Former Calvert County sheriff Vonzell R. Ward, who resigned in midterm nearly four years ago amid an investigation by the state prosecutor's office into possible misconduct, is running for sheriff again -- and he's starting his campaign 21 months before the November 2006 election.
His early announcement is an unusual move in sheriff's contests, but Ward said it is necessary to rally his past supporters and thwart attacks from his political adversaries, who, he suspects, will dredge up past allegations.
Vonzell R. Ward, shown in 2002, said he is prepared to defend himself "against the scandalous rhetoric of past years." Below is Sheriff Mike Evans.
(James M. Thresher -- The Washington Post)
"While I am not looking forward to having old lies and rumors rekindled, I believe I am better prepared to defend myself against the scandalous rhetoric of past years," Ward said in a letter, dated Feb. 4, that he mailed to news organizations announcing his intention to run.
He said he has heard that several people are considering a run for sheriff. So another reason he announced his bid to head the 113-person agency early was to beat them to the punch, he said.
"The other guys are out there. I just need to get out there, too," Ward said, declining to name those he expects will become candidates. "I want people to know that I intend to run before they give their support to somebody else."
He said his early announcement comes with some risk: The "EOVs, the enemies of Vonzell, will have 21 more months to tell more lies about me."
Past accusations that Ward said he is ready to face include those that led to the investigation by the Office of the State Prosecutor. Ward was accused of participating in the stalking and harassing of the ex-girlfriend of a former Calvert County deputy who was his protege.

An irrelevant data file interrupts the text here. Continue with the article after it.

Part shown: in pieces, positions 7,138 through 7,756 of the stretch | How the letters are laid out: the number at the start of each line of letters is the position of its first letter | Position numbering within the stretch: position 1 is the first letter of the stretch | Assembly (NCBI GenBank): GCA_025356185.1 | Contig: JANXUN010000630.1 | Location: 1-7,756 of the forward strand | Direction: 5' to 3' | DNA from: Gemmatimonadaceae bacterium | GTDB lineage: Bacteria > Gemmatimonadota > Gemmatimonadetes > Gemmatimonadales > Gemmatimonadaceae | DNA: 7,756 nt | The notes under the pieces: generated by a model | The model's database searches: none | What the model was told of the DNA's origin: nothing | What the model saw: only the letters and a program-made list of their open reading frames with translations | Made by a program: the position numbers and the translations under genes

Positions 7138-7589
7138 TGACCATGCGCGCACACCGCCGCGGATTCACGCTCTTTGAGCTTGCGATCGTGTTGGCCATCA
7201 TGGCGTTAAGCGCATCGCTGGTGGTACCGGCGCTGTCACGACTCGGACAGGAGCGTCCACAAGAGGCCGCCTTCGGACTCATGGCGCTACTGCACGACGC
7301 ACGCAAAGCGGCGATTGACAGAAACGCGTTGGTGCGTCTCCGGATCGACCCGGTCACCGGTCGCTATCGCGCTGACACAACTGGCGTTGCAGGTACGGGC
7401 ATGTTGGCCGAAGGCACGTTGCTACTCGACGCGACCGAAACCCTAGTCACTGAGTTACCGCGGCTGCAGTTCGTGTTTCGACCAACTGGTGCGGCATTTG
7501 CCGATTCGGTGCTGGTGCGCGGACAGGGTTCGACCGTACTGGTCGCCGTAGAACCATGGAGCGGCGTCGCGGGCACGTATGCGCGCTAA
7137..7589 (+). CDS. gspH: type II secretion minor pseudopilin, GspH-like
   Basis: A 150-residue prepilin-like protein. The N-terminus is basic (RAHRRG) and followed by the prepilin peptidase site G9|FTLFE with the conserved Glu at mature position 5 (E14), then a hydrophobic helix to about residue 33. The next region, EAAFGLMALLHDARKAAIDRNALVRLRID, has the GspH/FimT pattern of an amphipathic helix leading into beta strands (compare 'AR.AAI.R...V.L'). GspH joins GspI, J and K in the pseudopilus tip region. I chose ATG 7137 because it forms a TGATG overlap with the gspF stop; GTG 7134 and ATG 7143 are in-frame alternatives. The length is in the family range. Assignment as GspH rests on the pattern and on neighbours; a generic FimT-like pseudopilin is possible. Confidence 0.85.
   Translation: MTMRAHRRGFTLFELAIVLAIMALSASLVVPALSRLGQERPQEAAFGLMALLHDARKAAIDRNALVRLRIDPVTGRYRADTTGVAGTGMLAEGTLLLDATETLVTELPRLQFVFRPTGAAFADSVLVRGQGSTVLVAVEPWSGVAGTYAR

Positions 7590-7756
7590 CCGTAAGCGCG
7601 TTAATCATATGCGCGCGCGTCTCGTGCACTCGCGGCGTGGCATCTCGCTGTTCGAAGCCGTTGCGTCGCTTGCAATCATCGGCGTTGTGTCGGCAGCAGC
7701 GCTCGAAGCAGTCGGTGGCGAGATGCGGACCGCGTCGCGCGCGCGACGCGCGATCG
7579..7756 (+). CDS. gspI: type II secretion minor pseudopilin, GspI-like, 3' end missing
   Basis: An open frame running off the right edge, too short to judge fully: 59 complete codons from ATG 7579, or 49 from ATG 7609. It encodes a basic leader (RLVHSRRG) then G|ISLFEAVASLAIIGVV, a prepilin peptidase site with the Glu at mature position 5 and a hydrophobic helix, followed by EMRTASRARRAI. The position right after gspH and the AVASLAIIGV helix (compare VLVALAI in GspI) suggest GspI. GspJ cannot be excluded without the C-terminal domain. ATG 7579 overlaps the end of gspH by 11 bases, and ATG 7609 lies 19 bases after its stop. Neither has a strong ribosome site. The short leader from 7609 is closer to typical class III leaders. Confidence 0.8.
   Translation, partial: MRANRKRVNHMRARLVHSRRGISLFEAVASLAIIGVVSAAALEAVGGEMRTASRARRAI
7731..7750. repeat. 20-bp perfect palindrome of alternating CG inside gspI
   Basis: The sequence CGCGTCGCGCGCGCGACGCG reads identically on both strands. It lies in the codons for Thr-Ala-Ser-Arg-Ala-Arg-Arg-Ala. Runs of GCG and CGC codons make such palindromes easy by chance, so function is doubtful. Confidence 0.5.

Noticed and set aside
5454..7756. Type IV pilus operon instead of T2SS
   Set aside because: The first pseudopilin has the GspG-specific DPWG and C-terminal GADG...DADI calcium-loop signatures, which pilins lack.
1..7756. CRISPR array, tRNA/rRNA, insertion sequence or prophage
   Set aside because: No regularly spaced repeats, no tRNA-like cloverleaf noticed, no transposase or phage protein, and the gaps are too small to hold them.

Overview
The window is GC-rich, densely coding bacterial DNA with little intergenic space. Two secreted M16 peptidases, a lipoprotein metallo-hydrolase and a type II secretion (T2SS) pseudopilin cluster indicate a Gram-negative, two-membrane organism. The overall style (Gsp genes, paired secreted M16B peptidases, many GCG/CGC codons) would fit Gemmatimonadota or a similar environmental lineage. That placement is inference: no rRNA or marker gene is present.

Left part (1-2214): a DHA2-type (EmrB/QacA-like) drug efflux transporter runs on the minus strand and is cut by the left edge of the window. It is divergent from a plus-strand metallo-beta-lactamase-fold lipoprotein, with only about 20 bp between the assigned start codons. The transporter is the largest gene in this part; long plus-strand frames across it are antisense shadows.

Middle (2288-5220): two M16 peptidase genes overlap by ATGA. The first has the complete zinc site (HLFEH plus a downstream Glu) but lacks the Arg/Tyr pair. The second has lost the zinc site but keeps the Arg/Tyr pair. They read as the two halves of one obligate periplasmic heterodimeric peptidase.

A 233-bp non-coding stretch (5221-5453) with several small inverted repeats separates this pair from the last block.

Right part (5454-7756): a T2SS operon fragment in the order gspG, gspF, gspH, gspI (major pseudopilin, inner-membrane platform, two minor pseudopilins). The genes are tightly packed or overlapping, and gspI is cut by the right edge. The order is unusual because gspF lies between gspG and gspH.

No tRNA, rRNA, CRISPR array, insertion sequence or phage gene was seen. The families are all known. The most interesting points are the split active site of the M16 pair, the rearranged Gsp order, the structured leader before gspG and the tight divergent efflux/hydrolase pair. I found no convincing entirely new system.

Although the investigation was dropped, it precipitated Ward's resignation in May 2001 in the middle of his second term.
Ward later said he resigned because he could not pay for a legal defense, because of a debilitating car accident with a drunk driver in 1981 that left him with physical problems and because he had lined up another job opportunity.
The resignation caught many of his deputies and local politicians by surprise. He was the first black sheriff in Calvert County. He was first elected in November 1994 as an independent and was reelected in 1998 as a Republican.
Ward, of North Beach, said in an interview Monday that he never struck a deal with the state prosecutor's office to resign if no charges were pressed. The statute of limitations has passed on potential charges arising from that investigation.
In summer 2002, Ward announced that he would run for sheriff again, as a Republican, but soon found himself at the center of another controversy.
That August, Calvert County authorities said they planned to charge Ward with criminal wrongdoing in sending an internal Sheriff's Office complaint to reporters. The complaint had been filed against a top commander in the Sheriff's Office, and the target of the complaint was the ex-girlfriend of a political rival who was also running for sheriff.
Ward, 48, lost the September 2002 primary. In February 2003, he pleaded guilty to a misdemeanor charge in connection with sending the internal complaint to the media. He said he paid a $100 fine.